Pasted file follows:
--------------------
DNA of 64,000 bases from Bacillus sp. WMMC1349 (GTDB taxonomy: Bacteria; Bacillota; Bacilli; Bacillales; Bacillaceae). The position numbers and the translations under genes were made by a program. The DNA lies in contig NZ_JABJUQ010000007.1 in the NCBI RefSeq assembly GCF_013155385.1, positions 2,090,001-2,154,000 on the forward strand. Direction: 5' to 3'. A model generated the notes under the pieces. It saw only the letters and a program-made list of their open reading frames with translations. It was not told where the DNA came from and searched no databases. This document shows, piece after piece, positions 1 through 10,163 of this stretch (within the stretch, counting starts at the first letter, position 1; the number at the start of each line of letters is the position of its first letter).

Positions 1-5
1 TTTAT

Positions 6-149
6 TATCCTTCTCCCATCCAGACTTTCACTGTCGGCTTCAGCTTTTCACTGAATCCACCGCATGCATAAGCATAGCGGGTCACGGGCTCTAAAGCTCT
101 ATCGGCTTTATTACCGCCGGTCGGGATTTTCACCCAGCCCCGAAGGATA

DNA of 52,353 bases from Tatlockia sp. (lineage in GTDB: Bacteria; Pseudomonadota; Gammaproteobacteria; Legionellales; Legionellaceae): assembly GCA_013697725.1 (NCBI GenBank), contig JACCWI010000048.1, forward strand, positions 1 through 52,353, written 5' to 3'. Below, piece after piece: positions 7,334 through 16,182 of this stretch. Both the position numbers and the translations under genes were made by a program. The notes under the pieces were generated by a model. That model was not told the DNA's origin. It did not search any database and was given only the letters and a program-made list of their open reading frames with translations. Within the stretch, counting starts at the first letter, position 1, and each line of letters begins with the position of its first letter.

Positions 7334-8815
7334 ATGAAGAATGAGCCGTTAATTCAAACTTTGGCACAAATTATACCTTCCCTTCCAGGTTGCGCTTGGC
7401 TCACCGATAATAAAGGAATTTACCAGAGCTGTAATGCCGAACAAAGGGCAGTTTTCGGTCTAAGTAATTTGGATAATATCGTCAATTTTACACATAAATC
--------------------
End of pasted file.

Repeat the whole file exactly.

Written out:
DNA of 64,000 bases from Bacillus sp. WMMC1349 (GTDB taxonomy: Bacteria; Bacillota; Bacilli; Bacillales; Bacillaceae). The position numbers and the translations under genes were made by a program. The DNA lies in contig NZ_JABJUQ010000007.1 in the NCBI RefSeq assembly GCF_013155385.1, positions 2,090,001-2,154,000 on the forward strand. Direction: 5' to 3'. A model generated the notes under the pieces. It saw only the letters and a program-made list of their open reading frames with translations. It was not told where the DNA came from and searched no databases. This document shows, piece after piece, positions 1 through 10,163 of this stretch (within the stretch, counting starts at the first letter, position 1; the number at the start of each line of letters is the position of its first letter).

Positions 1-5
1 TTTAT

Positions 6-149
6 TATCCTTCTCCCATCCAGACTTTCACTGTCGGCTTCAGCTTTTCACTGAATCCACCGCATGCATAAGCATAGCGGGTCACGGGCTCTAAAGCTCT
101 ATCGGCTTTATTACCGCCGGTCGGGATTTTCACCCAGCCCCGAAGGATA

DNA of 52,353 bases from Tatlockia sp. (lineage in GTDB: Bacteria; Pseudomonadota; Gammaproteobacteria; Legionellales; Legionellaceae): assembly GCA_013697725.1 (NCBI GenBank), contig JACCWI010000048.1, forward strand, positions 1 through 52,353, written 5' to 3'. Below, piece after piece: positions 7,334 through 16,182 of this stretch. Both the position numbers and the translations under genes were made by a program. The notes under the pieces were generated by a model. That model was not told the DNA's origin. It did not search any database and was given only the letters and a program-made list of their open reading frames with translations. Within the stretch, counting starts at the first letter, position 1, and each line of letters begins with the position of its first letter.

Positions 7334-8815
7334 ATGAAGAATGAGCCGTTAATTCAAACTTTGGCACAAATTATACCTTCCCTTCCAGGTTGCGCTTGGC
7401 TCACCGATAATAAAGGAATTTACCAGAGCTGTAATGCCGAACAAAGGGCAGTTTTCGGTCTAAGTAATTTGGATAATATCGTCAATTTTACACATAAATC